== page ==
Chancellor Jeremy Hunt will make his first budget announcement on 17 November. Here’s what to expect and how it might effect HR.
As reported by Sky News, the new budget is rumoured to include public sector pay rises, increases to benefits in line with average earnings rather than inflation, and an expansion of the windfall tax on energy companies.
Paul Farrer, founder and chairman of recruitment agency Aspire, told HR magazine that he hoped the government would keep the national insurance rate steady going forward, or consider reducing it even further, following the reversal of the 1.25% increase implemented in April 2022.
He said: “A lower tax regime keeps unemployment low and maximises government receipts through income tax and corporation tax. Otherwise, employers are forced to cut costs, and redundancies are usually the path of least resistance – then the exchequer loses the combined national insurance and income tax.
“If this government wants to be seen as pro-business, it must create the right environment for businesses to thrive. Committing to maintaining employers’ national insurance at its current rate is the minimum; while tax cuts in this climate are unlikely, a reduction would go some way to rebalancing the tax burden, incentivising employment at a crucial time.”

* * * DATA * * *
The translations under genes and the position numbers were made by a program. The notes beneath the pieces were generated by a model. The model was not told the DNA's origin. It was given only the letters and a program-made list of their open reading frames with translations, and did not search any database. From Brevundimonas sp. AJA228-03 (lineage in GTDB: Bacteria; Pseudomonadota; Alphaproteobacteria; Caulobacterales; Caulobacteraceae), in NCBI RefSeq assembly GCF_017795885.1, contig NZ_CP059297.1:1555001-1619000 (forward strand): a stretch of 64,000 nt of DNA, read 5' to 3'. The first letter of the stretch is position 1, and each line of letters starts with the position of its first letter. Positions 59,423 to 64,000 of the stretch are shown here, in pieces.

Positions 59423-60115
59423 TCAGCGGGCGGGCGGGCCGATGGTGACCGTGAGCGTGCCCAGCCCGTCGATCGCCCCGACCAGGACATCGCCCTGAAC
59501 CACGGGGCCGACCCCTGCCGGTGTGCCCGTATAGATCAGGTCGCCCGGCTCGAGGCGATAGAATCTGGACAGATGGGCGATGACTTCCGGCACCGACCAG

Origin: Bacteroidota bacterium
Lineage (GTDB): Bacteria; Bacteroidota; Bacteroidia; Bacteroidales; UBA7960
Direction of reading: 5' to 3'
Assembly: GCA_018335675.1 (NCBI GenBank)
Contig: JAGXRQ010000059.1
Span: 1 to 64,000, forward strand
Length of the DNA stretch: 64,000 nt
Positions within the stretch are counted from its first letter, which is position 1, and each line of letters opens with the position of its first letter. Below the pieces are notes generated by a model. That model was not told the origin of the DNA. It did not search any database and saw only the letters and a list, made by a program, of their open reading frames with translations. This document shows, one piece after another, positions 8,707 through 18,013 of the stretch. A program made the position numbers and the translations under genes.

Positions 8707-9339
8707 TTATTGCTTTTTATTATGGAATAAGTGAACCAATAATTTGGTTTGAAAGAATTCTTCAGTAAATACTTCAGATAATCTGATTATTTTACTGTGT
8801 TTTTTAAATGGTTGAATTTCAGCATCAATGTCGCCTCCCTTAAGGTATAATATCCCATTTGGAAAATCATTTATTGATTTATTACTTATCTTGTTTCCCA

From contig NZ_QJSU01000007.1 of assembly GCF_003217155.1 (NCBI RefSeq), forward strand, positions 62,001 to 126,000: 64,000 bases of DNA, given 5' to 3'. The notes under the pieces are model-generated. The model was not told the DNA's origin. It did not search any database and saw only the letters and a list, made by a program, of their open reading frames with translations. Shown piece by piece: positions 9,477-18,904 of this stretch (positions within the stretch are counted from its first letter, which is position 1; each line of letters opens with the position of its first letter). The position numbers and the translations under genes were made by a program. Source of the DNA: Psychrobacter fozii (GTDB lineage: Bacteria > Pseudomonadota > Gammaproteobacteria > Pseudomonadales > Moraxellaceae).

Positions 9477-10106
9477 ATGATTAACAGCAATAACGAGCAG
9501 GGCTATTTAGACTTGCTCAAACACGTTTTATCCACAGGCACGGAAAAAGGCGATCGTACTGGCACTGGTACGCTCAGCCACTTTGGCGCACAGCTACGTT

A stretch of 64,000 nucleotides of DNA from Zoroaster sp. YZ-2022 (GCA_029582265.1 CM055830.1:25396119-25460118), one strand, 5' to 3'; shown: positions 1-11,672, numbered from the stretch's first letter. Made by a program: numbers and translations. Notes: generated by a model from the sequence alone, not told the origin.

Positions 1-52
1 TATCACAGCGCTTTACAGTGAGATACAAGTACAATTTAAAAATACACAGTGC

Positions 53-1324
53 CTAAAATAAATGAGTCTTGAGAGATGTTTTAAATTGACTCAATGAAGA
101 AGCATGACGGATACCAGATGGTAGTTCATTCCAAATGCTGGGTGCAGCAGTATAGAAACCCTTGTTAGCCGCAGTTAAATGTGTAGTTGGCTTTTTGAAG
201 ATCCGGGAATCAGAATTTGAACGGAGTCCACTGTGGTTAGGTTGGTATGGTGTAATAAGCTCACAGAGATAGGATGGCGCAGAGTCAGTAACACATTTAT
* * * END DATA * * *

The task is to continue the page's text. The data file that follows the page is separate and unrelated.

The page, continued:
HR and government budgets:
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HR reacts to IR35 repeal
The previous budget announced a repeal of IR35 reforms for self-employed workers, before those plans were eventually scrapped.
Seb Maley, CEO of self-employed tax specialist Qdos, warned against any changes to tax thresholds.
He said: “The autumn budget comes at a critical time for freelancers and contractors. Speculation is mounting that the chancellor will target dividend tax, potentially by reducing the tax-free threshold. This would be a short-sighted, counterintuitive move – one that increases the tax burden on millions of small business owners at the worst possible time.
“Having U-turned on the IR35 reform repeal, the government has broken promise after promise. Now is not the time to inflict more pain on the self-employed, who hold the key to the economic recovery.”
Julia Kermode, founder of independent worker support company Iwork, called for the government to increase support for workers who need a side hustle to help make ends meet.
She said: “Ahead of the autumn budget, all the talk is about tax hikes – and they may well materialise. But I can’t help but think that the government should be doing the opposite, particularly for anyone needing to supplement their current income.
“Take the trading allowance, which allows you to earn just £1,000 a year in miscellaneous income from a side hustle until tax kicks in. This is a tiny amount and doesn’t even come close to the levels of extra income people need to pay their bills – so it really needs to be increased to at least £3,000.
“Nearly half of Brits have a side hustle. Encouraging more people to earn money independently and start their own businesses can only be a good thing for the economy. Adjusting the trading allowance threshold is a quick win and one that will give gig economy workers and second jobbers a massive boost.”